The Unjust Killing of George Floyd

Tony L. Clark holds a photo of George Floyd outside the Cup Food convenience store, Thursday, May 28, 2020, in Minneapolis. Floyd, a handcuffed black man, died Monday in police custody near the convenience story.(Jerry Holt/Star Tribune via AP)

On May 25th, George Floyd, a 46-year old Black man, was killed by police. Video footage taken at the scene shows officer Derek Chauvin, who is white, with his knee on Floyd’s neck, pinning him to the ground despite Floyd’s cries that he couldn’t breathe. Three other officers stood by, ignoring the requests of bystanders to check on Floyd’s breathing. Eight minutes and 46 seconds later, Floyd was dead.

The root of Floyd’s unjust killing—the systemic and racist view that Black people must prove they are not dangerous, that they are not entitled to a presumption of innocence—has resulted in the death of Black people in the United States for centuries through police brutality, unpunished vigilantism, and wrongful convictions. Police brutality is not new, and the protests against police brutality represent the pain and hurt not just for the death of George Floyd but for the deaths of all Black people killed by police before him.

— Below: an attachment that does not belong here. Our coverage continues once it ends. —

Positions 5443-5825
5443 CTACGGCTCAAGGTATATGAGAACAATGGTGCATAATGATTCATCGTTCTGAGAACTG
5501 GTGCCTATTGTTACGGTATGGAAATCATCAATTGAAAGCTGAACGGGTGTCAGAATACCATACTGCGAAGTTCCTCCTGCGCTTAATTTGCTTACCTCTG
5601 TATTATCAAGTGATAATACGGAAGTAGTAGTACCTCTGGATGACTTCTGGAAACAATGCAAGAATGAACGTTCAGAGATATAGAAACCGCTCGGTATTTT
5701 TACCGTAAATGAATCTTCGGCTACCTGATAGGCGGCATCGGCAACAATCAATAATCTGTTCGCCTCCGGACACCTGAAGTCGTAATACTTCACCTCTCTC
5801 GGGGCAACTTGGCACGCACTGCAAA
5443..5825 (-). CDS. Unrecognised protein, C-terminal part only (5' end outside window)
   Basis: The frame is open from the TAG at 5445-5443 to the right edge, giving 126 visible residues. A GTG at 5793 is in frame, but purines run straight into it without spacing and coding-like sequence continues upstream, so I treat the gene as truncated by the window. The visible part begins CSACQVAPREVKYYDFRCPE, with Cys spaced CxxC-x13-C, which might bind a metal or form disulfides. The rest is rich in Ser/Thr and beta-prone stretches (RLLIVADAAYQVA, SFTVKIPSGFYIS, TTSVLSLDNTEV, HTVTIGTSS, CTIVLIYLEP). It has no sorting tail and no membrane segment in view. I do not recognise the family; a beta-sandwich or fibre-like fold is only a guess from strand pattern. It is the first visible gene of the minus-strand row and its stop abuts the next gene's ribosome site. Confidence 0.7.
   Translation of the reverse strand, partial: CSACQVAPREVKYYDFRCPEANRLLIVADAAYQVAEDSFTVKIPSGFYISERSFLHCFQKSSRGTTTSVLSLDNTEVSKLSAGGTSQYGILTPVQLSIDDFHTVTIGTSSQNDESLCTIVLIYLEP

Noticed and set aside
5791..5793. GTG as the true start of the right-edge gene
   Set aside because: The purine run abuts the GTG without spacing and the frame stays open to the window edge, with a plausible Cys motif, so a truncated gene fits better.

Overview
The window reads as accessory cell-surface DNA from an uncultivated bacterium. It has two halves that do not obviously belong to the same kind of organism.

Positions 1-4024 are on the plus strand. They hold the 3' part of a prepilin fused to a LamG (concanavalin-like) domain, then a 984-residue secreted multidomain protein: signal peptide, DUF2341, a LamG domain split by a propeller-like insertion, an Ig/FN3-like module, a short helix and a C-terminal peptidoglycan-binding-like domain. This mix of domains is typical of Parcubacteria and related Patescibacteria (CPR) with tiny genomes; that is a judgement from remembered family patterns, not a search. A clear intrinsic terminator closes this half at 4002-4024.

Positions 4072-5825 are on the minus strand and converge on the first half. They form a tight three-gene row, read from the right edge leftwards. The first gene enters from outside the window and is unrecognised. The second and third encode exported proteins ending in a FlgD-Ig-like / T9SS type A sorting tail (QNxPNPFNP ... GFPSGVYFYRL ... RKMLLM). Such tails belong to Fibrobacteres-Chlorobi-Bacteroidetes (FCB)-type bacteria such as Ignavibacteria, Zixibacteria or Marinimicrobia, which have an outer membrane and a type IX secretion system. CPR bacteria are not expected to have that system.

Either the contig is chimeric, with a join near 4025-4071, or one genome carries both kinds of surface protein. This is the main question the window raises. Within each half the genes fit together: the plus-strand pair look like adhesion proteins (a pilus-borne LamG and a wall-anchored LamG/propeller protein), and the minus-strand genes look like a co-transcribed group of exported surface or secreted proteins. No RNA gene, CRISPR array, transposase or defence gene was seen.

The work we do at the Midwest Innocence Project often lays bare the reach and effects of systemic racism and white supremacy. It also requires we look at our history, at the forces that cause injustice to continue, and commit ourselves to finding and implementing solutions to prevent them. This means we must work not only to reform the criminal justice system, we must also work to combat systemic racism itself.

The Midwest Innocence Project affirms our commitment to combating white supremacy and anti-Blackness in our system, our organization, and our ourselves.

It is easy to believe the problem is too big and to throw up our hands in despair. But we can change this world if we do it together. George Floyd was killed not just because of the actions of one police officer, but also because of the unwillingness of other officers to intervene when they saw a murder occur before their eyes. Systemic racism also survives when we are unwilling to speak up and address racist acts and words when they occur in front of us. It will take each of us to challenge not only an unjust system and racist police actions, but also our own engagement in white supremacy and anti-Blackness.


You can join us in this work. Here are few simple ways to begin:


The Midwest Innocence Project mourns the deaths of George Floyd, Breonna Taylor, and all the other Black individuals whose lives were taken by racism and police brutality, and stands with their families and communities in seeking justice.